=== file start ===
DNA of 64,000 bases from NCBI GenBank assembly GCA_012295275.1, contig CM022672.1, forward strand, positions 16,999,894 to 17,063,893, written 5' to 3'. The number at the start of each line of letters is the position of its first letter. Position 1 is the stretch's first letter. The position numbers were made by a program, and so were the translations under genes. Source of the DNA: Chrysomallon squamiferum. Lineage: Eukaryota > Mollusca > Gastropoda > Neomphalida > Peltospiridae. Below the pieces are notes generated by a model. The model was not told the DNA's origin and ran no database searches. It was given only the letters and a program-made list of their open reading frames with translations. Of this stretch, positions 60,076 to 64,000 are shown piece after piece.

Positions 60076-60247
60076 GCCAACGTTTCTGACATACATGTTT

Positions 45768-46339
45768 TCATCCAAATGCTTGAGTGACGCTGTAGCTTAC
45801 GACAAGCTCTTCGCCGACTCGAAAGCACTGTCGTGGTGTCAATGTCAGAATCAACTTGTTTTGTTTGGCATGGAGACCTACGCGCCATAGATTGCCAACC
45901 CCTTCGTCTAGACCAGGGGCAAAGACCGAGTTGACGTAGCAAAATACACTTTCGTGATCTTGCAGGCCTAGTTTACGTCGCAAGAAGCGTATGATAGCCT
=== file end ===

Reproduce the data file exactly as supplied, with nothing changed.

DNA of 64,000 bases from NCBI GenBank assembly GCA_012295275.1, contig CM022672.1, forward strand, positions 16,999,894 to 17,063,893, written 5' to 3'. The number at the start of each line of letters is the position of its first letter. Position 1 is the stretch's first letter. The position numbers were made by a program, and so were the translations under genes. Source of the DNA: Chrysomallon squamiferum. Lineage: Eukaryota > Mollusca > Gastropoda > Neomphalida > Peltospiridae. Below the pieces are notes generated by a model. The model was not told the DNA's origin and ran no database searches. It was given only the letters and a program-made list of their open reading frames with translations. Of this stretch, positions 60,076 to 64,000 are shown piece after piece.

Positions 60076-60247
60076 GCCAACGTTTCTGACATACATGTTT

Positions 45768-46339
45768 TCATCCAAATGCTTGAGTGACGCTGTAGCTTAC
45801 GACAAGCTCTTCGCCGACTCGAAAGCACTGTCGTGGTGTCAATGTCAGAATCAACTTGTTTTGTTTGGCATGGAGACCTACGCGCCATAGATTGCCAACC
45901 CCTTCGTCTAGACCAGGGGCAAAGACCGAGTTGACGTAGCAAAATACACTTTCGTGATCTTGCAGGCCTAGTTTACGTCGCAAGAAGCGTATGATAGCCT